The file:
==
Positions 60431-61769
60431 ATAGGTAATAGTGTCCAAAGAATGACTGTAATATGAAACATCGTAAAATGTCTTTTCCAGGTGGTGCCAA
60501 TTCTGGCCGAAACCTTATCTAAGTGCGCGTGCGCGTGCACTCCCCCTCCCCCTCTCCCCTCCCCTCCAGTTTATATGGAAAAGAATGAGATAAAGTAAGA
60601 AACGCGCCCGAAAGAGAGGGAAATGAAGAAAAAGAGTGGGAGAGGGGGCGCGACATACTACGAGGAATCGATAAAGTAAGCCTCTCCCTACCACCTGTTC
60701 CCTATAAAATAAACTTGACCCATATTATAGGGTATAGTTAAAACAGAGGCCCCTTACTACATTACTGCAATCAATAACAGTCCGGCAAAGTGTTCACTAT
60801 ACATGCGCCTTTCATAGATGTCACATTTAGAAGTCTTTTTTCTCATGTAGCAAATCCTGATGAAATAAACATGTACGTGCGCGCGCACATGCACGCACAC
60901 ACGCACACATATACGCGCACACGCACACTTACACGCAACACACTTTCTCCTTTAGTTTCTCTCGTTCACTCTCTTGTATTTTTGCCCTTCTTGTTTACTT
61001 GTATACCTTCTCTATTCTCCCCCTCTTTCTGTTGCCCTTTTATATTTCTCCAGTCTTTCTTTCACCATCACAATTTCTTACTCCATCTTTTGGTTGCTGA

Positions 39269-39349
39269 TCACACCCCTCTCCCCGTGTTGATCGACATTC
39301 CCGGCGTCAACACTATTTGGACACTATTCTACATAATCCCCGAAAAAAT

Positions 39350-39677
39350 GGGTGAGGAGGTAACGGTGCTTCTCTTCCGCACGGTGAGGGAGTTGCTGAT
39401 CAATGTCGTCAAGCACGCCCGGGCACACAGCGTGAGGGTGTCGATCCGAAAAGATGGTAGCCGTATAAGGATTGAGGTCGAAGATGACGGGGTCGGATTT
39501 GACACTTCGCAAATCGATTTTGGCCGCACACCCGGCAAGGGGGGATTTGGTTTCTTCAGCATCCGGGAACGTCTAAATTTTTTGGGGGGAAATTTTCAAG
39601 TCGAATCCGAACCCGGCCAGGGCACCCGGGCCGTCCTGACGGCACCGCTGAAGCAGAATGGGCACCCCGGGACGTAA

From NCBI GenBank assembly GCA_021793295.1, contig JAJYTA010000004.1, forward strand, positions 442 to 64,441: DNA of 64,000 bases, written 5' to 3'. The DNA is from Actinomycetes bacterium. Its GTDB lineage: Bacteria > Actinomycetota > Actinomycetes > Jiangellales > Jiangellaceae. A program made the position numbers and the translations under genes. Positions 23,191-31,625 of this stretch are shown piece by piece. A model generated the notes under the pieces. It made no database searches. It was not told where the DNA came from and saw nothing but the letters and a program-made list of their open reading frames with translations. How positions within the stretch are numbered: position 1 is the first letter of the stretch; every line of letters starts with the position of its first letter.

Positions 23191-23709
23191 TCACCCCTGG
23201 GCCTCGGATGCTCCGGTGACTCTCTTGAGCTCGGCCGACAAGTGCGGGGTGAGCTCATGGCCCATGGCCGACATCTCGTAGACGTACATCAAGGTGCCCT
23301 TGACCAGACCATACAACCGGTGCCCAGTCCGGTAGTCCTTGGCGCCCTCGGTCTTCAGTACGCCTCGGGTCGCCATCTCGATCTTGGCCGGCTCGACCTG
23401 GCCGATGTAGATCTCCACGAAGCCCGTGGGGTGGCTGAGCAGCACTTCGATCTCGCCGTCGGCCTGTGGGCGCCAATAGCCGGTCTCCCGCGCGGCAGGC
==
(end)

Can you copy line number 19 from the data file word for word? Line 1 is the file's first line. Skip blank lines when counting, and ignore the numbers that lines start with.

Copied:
23191 TCACCCCTGG